Photo credit: IDEAT
Rattan armchair “Madame”, design: Nanna Ditzel, 1951. Danish style adapted to rattan, chic and elegant!
Photo credit: IDEATEevery piece of
furniture designed by the Ditzel couple in rattan. In the center is the “hanging egg” chair.

Together, Nanna & Jørgen Ditzel won various international awards – silver and gold medals at the Milan Triennale -. In 1956, they received the Lunning Award, the most prestigious annual award in Scandinavian design. A protean designer, Nanna Ditzel works with glass and rubber, and produces not only furniture, but also textile and jewelry pieces, not to mention tableware. In 1954, she began a collaboration with the Danish silverware company Georg Jensen. This collaboration shows the taste of the designer for an organic design that follows the lines of the body. Her jewelry is elegant, sleek, and made to last. The pieces she designed for Jensen are still in the Swedish silver house’s catalog today!

Photo credit: Georg Jensen
Sterling silver necklace, design: Nanna Ditzel for Georg Jensen. In 1956, Nanna Ditzel created the “Capsule” collection. A series of jewels with organic shapes that leave an impression of movement and ease. A timeless collection that the jeweler has relaunched.
Photo credit: Georg Jensen
A subtle and sophisticated bracelet made of a series of almost leaf-shaped pieces. Design: Nanna Ditzel for Georg Jensen. Elegance and discretion!
Photo credit: Georg Jensen
Bold, sculptural sterling silver ring that wraps around a finger. Design: Nanna Ditzel for Georg Jensen. The ring gives the finger a long and elegant look. Originally designed in 1955, the design is now being revived at the Danish jeweler.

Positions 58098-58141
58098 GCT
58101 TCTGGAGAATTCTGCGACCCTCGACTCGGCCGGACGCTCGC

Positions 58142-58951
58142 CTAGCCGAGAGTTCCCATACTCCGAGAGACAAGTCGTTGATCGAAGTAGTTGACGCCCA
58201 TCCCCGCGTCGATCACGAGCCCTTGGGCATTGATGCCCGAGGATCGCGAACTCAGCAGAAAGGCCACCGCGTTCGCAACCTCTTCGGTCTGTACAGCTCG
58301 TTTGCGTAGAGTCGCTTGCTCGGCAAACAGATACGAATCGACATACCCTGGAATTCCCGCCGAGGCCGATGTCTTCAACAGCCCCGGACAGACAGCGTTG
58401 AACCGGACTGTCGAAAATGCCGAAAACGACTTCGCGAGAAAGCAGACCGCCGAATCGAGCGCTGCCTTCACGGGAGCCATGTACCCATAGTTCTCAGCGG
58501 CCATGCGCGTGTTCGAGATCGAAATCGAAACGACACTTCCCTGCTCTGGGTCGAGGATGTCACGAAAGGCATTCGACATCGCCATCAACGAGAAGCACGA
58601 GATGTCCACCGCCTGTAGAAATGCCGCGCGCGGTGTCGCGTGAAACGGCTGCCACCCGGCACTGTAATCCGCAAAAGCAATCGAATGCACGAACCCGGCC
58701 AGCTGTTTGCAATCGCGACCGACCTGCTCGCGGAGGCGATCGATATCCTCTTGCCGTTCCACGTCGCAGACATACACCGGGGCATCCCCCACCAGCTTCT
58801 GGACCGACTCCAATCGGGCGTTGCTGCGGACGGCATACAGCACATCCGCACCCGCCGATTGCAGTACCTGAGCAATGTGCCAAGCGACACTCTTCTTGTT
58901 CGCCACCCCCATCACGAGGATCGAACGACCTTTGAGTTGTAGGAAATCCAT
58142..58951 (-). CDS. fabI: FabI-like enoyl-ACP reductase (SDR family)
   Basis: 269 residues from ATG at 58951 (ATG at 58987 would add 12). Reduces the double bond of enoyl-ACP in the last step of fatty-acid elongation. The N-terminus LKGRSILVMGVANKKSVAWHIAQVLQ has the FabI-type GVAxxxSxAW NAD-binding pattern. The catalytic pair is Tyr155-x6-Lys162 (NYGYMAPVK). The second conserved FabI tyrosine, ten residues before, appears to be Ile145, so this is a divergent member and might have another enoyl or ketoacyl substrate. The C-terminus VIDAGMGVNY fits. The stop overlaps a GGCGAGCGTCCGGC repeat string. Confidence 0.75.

Photo credit: Georg Jensen
Worn sterling silver ring, designed by Nanna Ditzel for Georg Jensen.
Photo credit: Georg Jensen
Sterling silver bracelet, design by Nanna Ditzel for Georg Jensen, 1955. The lock on the bracelet is not hidden but treated as an integral part of the design itself.
Photo credit: Georg Jensen
Worn sterling silver bracelet, design Nanna Ditzel for Georg Jensen, 1955.
Photo credit: Kvadrat
Halingdal fabric, Nanna Ditzel design, 1965, created for the Danish textile brand Kvadrat. A classic of home furnishing, composed of 70% wool and 30% viscose. Kvadrat now offers this fabric in a wide range of colors.
Photo credit: Design Market
Danish vintage rug “Unikaeteppe” in blue fabric, design Nanna & Jørgen Ditzel, 1960. This rug has many shades of blue squares, it is made of kvadrat fabric.
Photo credit: Design Market
Danish vintage rug “Unikaeteppe” in blue fabric, design Nanna & Jørgen Ditzel, pattern detail, 1960.

After the death of her husband in 1961, Nanna Ditzel continued her successful career in the 1960s. In particular, she created the famous “Toadstool” series of stools, which was an immediate success and marked its era

Photo credit: Artsy
Table and stools series “Toadstools”, design Nanna Ditzel, 1962. Playful pieces of furniture designed for boisterous children who can sit on them, but also use them as tables to draw, stack them, roll them, climb on them.
Photo credit: H. Gallery
Nanna Ditzel poses next to her “Toaadstools” stools. On the left, the wooden cradle “Lulu” created in 1963 and considered a great classic of Danish design.